Thursday, May 6, 2010

Deep Water

It’s a love-hate relationship.

Vast bodies of water are one of my absolute favorite experiences. The power of an endless, roaring ocean; the inspiring sight of a sparkling blue lake; water so still it provides a mirror-perfect reflection of trees and mountains or touched by the wind to create ripples and whitecaps; ferries carrying their precious cargo; boats lining a marina. So much for the senses to take in.

Funny, how I have fear of the very thing I am drawn to. I am interested in looking at it; in being on top of it. I have little desire to be in it or under it.

While my husband snorkeled in Maui; I floated along the top of the water, dipping my head in every so often to take a picture of him. I’ve always considered breathing underwater to be a thing best left for fish! Water skiing was cause for internal struggle. The skiing part was exhilarating; but my delight was tempered by having to begin and end in the deep, dark water.

Thankfully, on numerous occasions, a love for adventure and desire to challenge myself has prevailed over my fear. A trip to picturesque Orcas Island, part of the San Juan Islands of Washington, was host to one such occasion. When visiting Orcas, a popular thing to do is go sea kayaking in the Puget Sound.

Let’s take just a moment to analyze these two words:

Sea = deep, vast water; animals swimming amongst and beneath, including whales.
Kayaking = self-propelled human travel via a narrow, canoe-like, tippable boat, using an oar.

Our trip began with a lesson in how to maneuver the kayak and handle a possible tip. The very mention of which caused a combination of heart palpitations and nervous goosebumps. We were led to believe that, if our kayak were to tip over, we could perform a kayak roll using a swift lift-of-the-torso-hip-flicking-paddle-pushing action. I was fairly certain, though I didn’t share this with the guide or my husband, that – if I were upside down in the sea in a kayak – I would be spending more time figuring out how to get my lower half loose from the skirt attaching me to the kayak, and less time perfecting the roll technique.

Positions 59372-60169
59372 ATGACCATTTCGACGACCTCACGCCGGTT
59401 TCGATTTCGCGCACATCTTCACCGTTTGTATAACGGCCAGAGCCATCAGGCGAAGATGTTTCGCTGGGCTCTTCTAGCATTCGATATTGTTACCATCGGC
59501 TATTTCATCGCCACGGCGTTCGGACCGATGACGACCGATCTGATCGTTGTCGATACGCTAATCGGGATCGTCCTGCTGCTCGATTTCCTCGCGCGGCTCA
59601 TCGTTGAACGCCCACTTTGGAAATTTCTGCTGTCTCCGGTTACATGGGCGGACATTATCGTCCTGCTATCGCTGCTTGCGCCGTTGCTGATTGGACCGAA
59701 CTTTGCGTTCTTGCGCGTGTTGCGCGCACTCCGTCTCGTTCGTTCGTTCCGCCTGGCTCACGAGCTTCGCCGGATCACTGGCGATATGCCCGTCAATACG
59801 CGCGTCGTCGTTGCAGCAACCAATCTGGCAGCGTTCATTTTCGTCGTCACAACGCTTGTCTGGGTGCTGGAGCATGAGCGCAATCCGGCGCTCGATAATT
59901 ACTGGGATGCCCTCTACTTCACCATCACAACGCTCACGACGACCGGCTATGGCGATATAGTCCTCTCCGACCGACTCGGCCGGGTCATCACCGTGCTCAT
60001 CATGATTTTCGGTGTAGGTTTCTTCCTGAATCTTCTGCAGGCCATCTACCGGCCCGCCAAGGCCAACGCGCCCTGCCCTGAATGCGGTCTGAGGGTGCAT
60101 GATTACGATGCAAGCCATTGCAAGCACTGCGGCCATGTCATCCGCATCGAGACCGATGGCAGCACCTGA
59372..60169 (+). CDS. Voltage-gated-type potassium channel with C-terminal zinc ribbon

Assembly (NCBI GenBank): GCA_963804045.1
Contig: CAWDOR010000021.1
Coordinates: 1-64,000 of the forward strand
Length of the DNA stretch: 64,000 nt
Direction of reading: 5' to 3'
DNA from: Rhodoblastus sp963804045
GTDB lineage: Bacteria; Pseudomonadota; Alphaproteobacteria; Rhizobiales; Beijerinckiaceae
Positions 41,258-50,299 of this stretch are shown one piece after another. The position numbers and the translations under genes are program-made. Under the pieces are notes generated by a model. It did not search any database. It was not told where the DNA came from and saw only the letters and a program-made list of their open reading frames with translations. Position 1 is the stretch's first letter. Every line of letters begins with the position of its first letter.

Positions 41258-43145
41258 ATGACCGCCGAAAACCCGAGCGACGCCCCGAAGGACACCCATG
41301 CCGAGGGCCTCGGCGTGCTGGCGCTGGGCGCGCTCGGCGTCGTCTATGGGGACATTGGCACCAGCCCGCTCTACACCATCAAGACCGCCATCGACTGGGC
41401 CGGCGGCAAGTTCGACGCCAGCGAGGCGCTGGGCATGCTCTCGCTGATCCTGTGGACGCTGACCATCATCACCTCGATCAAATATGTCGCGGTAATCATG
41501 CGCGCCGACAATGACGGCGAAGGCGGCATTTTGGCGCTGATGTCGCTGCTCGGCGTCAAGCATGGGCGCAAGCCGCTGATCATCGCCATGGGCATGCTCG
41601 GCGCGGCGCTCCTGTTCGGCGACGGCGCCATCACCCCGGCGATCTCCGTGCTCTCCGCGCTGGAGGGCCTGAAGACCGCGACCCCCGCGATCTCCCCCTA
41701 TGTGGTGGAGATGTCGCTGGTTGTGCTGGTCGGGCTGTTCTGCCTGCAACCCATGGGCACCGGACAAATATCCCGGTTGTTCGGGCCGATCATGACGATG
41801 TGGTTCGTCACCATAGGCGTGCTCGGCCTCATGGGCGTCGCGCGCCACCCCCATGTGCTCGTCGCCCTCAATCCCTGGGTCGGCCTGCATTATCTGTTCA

Thankfully, neither method was put to the test.

As we floated away from the dock, getting a feel for how to propel and steer the vessel with our paddles and realizing the kayak was more stable than expected, the pounding in my chest slowed.

The sights and sounds surrounding us were stunning: water gently lapping against the kayak, hills of evergreens, snow-capped mountains, and blue sky mottled with cotton-ball clouds. It was peaceful, exhilarating, and the fact that I was playing a part in making the kayak move forward and turn filled me with a sense of strength.

As our group paddled out to the open sea, seals poked their heads out of the water to watch as we paddled through their space. A sea plane descended from the sky, landing effortlessly on the water. And, much larger vessels glided by, causing ripples that created a mini-roller coaster sensation for us kayakers. Unfortunately, though … no Orca whales were spotted. We would see them frolicking in the water at another time and place.